An organic compound, theobromine, found in chocolate is better than fluoride at re-mineralising and hardening tooth enamel, according to a new study published in Caries Research*.
The study investigated the surface micro-hardness of enamel (the outer surface of a tooth) after artificial, surface carious lesions (decay) were treated with theobromine, fluoride or artificial saliva. Whilst artificial saliva did not help re-mineralisation (or re-hardening) of the tooth surface, theobromine demonstrated mineral gain at a higher rate than fluoride. The crystals in the re-hardened enamel were larger making the enamel stronger and less vulnerable to the bacterial acid that weaken the tooth surface and eventually leads to cavities (holes),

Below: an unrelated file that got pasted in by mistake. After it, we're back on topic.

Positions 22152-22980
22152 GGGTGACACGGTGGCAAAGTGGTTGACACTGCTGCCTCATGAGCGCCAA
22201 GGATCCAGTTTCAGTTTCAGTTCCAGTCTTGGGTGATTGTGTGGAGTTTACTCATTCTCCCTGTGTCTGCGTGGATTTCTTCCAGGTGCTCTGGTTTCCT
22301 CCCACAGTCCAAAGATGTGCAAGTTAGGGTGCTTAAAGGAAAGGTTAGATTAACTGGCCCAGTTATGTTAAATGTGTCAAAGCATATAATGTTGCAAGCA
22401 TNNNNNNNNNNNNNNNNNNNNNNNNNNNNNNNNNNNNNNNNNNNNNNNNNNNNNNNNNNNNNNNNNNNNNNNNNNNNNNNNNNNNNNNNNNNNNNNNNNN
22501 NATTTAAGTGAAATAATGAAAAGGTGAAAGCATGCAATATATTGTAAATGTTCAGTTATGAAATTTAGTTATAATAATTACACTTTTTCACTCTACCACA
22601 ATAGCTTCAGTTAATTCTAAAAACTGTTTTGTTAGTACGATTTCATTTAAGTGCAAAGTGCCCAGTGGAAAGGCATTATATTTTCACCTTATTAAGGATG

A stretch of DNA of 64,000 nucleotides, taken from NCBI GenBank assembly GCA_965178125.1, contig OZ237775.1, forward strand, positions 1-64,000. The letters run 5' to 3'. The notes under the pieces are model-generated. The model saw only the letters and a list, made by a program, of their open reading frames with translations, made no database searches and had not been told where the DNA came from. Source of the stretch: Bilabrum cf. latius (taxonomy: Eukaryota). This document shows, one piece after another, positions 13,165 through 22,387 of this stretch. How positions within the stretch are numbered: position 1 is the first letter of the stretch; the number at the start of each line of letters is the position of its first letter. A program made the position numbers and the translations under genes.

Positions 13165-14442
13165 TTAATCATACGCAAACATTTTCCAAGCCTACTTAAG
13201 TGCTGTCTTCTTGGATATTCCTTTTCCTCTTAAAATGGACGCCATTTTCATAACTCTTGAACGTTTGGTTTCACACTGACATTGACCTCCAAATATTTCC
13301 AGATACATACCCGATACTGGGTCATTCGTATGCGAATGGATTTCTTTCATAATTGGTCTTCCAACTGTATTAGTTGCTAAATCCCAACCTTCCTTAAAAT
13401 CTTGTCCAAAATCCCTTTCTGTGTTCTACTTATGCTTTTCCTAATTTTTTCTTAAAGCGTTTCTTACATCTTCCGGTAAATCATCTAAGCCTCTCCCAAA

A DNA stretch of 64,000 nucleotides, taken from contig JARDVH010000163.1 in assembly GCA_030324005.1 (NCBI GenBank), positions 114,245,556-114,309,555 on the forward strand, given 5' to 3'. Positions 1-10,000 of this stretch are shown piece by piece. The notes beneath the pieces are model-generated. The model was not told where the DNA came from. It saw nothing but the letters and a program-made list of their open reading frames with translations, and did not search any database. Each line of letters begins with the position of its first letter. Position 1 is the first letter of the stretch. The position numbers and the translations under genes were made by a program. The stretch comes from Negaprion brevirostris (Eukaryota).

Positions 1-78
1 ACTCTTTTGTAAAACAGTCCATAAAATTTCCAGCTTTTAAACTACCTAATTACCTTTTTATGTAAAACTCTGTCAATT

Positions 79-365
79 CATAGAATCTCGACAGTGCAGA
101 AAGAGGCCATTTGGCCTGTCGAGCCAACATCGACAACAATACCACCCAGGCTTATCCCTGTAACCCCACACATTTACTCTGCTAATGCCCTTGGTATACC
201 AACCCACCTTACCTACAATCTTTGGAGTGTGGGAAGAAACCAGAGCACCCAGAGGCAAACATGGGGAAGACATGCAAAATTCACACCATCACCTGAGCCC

Theobromine is an active ingredient in Rennou, a patented chocolate extract which was invented by a dentist with a PhD in nutrition.
So could chocolate replace toothpaste? Sadly no, because of the sugar in the chocolate, but the chocolate extract could be seen in toothpastes in the future.
*Amaechi B T, Porteous N, Ramalingam K et al. Remineralisation of artificial enamel lesions by theobromine. Careis Res 2013;47:399-405